An agreement to cede a historical building on city-owned property to the Crippled Children’s Society has been extended one year, as the Glendale Housing Authority and the Children’s Society wait for federal funding.
The Children’s Society plans to build a 25-unit apartment complex for disabled adults on the site and restore the 105-year-old Goode House, which would be located in the middle of the project and used as a recreation center.
Glendale officials blamed bureaucratic red tape for delays in building the $3.3-million project, located on North Cedar Street.
Even though the federal government has reserved $1.8 million for the project, funds are not expected to be released for a year because of a complicated approval process, said Madalyn Blake, Glendale director of community development and housing.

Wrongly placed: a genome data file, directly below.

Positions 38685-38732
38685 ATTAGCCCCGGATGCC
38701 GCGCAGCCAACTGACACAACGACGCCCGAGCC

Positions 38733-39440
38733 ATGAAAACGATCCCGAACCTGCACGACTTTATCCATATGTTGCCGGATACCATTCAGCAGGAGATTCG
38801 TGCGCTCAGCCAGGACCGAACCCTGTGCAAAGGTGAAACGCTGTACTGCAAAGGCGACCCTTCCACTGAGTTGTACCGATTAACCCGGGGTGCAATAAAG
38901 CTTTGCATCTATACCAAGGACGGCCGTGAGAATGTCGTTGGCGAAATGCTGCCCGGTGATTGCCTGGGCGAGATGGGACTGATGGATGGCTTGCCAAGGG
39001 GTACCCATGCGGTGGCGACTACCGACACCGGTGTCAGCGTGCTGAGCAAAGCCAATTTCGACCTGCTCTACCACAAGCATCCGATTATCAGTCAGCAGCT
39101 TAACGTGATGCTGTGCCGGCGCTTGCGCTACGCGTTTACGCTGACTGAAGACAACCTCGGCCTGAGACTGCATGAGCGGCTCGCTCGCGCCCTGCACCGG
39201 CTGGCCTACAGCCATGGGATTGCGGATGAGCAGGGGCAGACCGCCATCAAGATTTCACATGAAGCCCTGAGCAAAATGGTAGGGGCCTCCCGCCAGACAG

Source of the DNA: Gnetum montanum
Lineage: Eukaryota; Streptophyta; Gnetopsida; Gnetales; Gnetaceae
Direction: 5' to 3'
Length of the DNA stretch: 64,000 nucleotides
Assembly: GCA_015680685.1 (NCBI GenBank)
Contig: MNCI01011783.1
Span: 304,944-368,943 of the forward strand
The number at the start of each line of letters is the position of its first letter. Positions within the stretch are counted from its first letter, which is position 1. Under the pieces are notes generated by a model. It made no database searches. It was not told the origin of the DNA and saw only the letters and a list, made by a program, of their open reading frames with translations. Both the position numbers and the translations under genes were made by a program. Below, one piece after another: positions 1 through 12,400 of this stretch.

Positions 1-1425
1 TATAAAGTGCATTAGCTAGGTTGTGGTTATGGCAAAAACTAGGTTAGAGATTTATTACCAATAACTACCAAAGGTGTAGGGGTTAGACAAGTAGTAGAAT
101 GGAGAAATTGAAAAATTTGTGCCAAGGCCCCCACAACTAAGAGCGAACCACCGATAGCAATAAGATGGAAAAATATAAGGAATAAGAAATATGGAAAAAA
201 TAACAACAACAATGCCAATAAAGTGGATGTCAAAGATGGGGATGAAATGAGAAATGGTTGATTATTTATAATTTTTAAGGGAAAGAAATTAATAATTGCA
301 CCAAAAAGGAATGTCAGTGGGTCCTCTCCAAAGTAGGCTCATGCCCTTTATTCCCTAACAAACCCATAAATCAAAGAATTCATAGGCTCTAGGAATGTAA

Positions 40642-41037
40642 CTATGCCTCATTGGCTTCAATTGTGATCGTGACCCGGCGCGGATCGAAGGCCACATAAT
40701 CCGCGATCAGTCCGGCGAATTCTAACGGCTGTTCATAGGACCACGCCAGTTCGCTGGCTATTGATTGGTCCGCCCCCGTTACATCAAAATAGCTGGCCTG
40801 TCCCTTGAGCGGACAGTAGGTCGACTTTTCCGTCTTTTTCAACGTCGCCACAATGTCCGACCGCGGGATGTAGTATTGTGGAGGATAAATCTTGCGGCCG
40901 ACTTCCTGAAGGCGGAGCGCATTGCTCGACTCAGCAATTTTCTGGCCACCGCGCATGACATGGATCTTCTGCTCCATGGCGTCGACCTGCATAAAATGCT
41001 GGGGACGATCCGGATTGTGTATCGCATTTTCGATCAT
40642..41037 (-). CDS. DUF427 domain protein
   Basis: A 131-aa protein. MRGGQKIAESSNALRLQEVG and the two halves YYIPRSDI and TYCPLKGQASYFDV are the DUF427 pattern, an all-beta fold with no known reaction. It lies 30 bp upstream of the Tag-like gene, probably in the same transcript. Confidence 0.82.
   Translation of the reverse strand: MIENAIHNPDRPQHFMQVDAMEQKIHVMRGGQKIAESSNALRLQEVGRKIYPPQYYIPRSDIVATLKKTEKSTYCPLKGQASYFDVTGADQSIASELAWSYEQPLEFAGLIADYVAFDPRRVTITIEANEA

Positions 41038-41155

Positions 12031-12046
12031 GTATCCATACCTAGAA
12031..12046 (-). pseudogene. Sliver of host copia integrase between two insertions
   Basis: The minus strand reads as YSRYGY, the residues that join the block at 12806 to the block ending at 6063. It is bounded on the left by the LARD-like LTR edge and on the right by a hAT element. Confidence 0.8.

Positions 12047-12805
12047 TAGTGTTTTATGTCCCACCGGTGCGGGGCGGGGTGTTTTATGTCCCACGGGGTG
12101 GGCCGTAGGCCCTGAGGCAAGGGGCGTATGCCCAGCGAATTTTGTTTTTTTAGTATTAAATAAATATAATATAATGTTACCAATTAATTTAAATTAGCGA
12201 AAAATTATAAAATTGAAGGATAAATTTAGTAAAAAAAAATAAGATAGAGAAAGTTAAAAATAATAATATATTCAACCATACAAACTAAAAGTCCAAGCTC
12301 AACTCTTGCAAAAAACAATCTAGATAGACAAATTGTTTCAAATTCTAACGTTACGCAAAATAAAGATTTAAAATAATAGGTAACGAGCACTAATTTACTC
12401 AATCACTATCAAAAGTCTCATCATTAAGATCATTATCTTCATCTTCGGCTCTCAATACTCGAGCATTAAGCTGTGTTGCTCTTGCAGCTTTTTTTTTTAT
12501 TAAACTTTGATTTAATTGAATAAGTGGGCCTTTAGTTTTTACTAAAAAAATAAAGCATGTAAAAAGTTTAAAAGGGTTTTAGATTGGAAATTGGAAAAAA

The restoration project requires approval by federal, state and local authorities, as well as the federal Department of Housing and Urban Development.
“We are literally holding this project by the hand and walking it through the process,” Blake said.
The city last year pledged to spend as much as $1.4 million in redevelopment funds on the project, including an estimated $400,000 to restore the house, the last example of Queen Anne/Eastlake architecture on its original site in the city.
Glendale officials for eight years have been working to find a way to save the two-story house, which has been vacant and steadily deteriorating. The distinct structure with its unusual architectural appointments was the residence of Edgar D. Goode, a businessman who led the city’s incorporation drive in 1906.
The city acquired the property in September, 1992, after several earlier projects collapsed because of financing problems.